I understand that it is easier to attract people by alarming them…throw in a word like “censorship” (as the article does) and you’ll turn more heads. Imagine somebody standing up in a crowded theatre to  say, “This theatre has fire retardant seat covers and sufficient well-marked exits, as well as a sprinkler system, so we would likely be okay in the improbable event of an incident.” ;)  Someone, it’s easier and more riveting to yell “Fire!” and a lot of writers know that. In the ensuing rush for the exits, though, somebody might get hurt.

Again, I want to emphasize that one could legitimately argue against e-book exclusives. To do so by misrepresenting the current situation, though, would not be my approach.

I think you’ll find the article interesting. If you have a connection to retail (as I do, as a former bookstore manager), I think you’ll find the third sentence particularly…non-shocking. :)

This post by Bufo Calvin originally appeared in the I Love My Kindle blog.

“So many people are returning them…”

December 14, 2011

“So many people are returning them…”

Sigh.

I was at work today, and happened to walk into a conversation about the Kindle.

It was nice, because one person was recommending this blog to another person.

However…

The question came up about whether I’d “upgraded” to a Kindle Fire yet.

One of the two people said (approximately): “Oh, all the reviews are bad. So many people are returning them.”

That’s because of this

New York Times article

I gently pointed that out, and explained that nobody outside of Amazon knows how many Kindle Fires are being returned. Amazon doesn’t release how many are returned…or even how many are sold (although Jeff Bezos has said “millions”).

I think the damage was done, though…I don’t think that logic was going to undo what the person had heard.

One of the first people who alerted me to the article was my reader, John Tobison. I wanted to give you my first response to John:

Wow! I haven’t had that unpleasant a spin since the teacup ride at Disneyland. ;)

I’ve said this before: I’m still surprised when news sources run such an arguably biased piece. Blogs are different…those are often opinion pieces (I even have a category for “opinion” on this blog).

I’m not sure why I still expect journalistic standards to be what they were before. Of course, in the 1800s, mainstream newspapers published some apparently false articles (see, for example, this article on the New York Sun’s Moon hoax, but that’s different from this.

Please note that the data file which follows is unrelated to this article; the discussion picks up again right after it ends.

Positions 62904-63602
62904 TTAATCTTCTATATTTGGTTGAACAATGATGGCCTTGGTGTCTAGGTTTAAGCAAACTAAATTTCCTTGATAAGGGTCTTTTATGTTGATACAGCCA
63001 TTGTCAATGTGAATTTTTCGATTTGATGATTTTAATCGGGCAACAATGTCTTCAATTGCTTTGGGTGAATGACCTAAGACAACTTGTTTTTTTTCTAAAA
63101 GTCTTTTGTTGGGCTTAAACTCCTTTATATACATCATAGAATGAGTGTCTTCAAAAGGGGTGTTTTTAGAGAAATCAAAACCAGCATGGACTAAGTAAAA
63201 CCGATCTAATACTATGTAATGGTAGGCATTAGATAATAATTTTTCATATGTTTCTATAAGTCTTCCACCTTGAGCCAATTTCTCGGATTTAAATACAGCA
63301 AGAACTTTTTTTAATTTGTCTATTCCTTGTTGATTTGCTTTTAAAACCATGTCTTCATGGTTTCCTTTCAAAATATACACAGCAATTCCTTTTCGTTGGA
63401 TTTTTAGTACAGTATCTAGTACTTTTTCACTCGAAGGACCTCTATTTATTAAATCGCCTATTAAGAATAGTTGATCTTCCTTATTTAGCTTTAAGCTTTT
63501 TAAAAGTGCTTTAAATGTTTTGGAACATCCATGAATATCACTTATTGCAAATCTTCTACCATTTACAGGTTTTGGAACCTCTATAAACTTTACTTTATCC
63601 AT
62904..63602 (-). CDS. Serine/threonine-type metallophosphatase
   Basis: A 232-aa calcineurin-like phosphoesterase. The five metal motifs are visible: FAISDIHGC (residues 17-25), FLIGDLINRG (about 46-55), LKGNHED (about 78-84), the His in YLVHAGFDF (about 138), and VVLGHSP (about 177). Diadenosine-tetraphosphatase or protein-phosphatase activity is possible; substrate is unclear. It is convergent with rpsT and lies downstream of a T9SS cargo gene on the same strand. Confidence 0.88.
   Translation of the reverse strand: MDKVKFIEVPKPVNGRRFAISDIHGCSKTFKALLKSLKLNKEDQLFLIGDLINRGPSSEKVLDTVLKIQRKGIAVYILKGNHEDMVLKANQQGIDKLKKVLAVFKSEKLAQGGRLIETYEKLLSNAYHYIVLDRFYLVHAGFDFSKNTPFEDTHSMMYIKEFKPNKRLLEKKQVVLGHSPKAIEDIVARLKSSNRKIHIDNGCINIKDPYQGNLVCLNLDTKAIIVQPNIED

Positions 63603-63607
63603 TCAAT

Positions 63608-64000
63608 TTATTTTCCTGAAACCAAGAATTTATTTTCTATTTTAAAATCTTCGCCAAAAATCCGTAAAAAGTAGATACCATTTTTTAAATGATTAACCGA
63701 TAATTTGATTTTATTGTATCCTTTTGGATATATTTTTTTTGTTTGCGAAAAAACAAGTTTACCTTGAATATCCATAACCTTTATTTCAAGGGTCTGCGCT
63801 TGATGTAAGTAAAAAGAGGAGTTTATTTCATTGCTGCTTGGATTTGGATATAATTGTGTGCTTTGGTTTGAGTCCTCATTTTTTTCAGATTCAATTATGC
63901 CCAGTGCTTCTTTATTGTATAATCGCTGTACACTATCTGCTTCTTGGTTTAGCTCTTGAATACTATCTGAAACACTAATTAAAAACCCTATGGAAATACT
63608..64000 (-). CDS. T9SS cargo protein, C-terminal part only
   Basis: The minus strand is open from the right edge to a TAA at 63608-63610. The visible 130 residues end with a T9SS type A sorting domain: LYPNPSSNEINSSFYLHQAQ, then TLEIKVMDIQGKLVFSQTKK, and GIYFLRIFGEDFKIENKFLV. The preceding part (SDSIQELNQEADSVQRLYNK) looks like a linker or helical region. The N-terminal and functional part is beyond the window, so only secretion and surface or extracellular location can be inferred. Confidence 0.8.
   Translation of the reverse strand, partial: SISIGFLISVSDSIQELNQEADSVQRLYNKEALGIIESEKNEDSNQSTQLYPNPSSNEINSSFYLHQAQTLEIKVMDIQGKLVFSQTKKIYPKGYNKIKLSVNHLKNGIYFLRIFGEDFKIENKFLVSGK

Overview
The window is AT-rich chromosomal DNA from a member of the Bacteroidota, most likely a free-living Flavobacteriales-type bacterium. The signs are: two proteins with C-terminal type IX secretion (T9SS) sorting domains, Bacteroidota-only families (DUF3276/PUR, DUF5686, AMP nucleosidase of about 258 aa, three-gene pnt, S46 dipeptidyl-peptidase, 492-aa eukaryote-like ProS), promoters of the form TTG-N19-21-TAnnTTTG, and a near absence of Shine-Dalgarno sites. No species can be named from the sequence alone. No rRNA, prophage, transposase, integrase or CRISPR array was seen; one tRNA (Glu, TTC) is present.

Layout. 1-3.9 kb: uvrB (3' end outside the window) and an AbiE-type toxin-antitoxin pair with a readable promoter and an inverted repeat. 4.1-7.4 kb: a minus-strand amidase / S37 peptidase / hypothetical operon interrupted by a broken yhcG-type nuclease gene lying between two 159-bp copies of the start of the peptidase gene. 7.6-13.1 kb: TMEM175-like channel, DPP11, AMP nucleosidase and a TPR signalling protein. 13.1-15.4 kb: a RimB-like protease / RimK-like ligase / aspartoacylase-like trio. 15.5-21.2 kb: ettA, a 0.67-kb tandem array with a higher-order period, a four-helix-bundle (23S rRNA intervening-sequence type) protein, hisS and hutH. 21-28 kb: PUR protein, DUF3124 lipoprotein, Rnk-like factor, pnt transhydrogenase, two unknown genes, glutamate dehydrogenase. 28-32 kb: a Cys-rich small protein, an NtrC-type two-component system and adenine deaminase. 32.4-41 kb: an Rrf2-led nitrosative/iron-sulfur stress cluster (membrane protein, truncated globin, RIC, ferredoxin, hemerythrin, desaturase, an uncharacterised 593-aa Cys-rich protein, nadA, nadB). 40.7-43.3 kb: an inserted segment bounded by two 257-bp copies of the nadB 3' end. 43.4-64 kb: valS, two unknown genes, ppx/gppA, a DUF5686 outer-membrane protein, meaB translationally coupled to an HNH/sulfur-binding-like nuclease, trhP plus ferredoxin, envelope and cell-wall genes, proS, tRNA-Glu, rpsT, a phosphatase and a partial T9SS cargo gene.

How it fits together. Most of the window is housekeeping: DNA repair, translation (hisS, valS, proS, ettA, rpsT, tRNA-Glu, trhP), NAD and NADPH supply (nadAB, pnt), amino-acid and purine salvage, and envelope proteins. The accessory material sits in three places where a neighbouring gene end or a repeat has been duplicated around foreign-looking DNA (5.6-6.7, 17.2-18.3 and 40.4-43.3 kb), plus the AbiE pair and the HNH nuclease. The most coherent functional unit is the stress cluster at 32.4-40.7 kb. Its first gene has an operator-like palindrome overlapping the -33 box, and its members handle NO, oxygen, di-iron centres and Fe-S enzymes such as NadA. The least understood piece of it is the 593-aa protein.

This current article by David Streitfeld made me wish for Jeffrey Trachtenberg’s balanced reporting mainstream reporting on e-books and publishing from the Wall Street Journal.

I’m going to recommend that you read the article, but do it as a study in critical thinking.

Let me give you just the first paragraph:

“The Kindle Fire, Amazon’s heavily promoted tablet, is less than a blazing success with many of its early users. The most disgruntled are packing the device up and firing it back to the retailer.”

Now, is any of this factually incorrect?

Probably not technically. How do you define “heavily promoted”, “blazing success”, “many”, and “most disgruntled”? If you can’t define it precisely, it’s tough to test as a hypothesis.

Would ten people be “many”? Sure, that seems like many. It’s not much out of millions, of course, but we don’t have either number.

I know that one Kindle Fire was returned…I returned one with a scratched screen. Unless you’ve returned yourself, or been part of a return, you don’t know that I returned it…you are taking my word for it.

Are there problems with the Kindle Fire?

Absolutely. I’d be happy to see some changes.

That doesn’t mean that the device is a failure and nobody likes it, though.

As I write this right now, there are 5,526 reviews.

They break down this way*:

5-star: 2,665 (48.2%)

4-star: 1,059  (19.2%)

3-star: 647 (11.7%)

2-star: 479 (8.6%)

1-star 676 (12.2%)

Certainly, 12.2% 1-star reviews is something to notice. The Kindle Keyboard, an established model, only has 3.8% 1-star reviews.

However…

That “established” part is important. I would guess that the initial reviews of a product tend to be lower. Why? Well, for one thing people don’t know what it is. After the Fire has been around for six months, people will have a better sense of it, and will be less likely to be surprised by what they receive. That’s just a hypothesis, though.

Also, the product may improve over time. That’s part of the weird (to me) spin in the article.

Why is it a bad thing that Amazon is going to release an update to improve the product?

That should be a good thing, right? Whether it is fixing problems or giving more features (and the one we may see by the end of the year may do both), it shows a company supporting its customers. Oh, you could argue that they have no choice when the product is bad…maybe say it is like a mandatory recall for a car.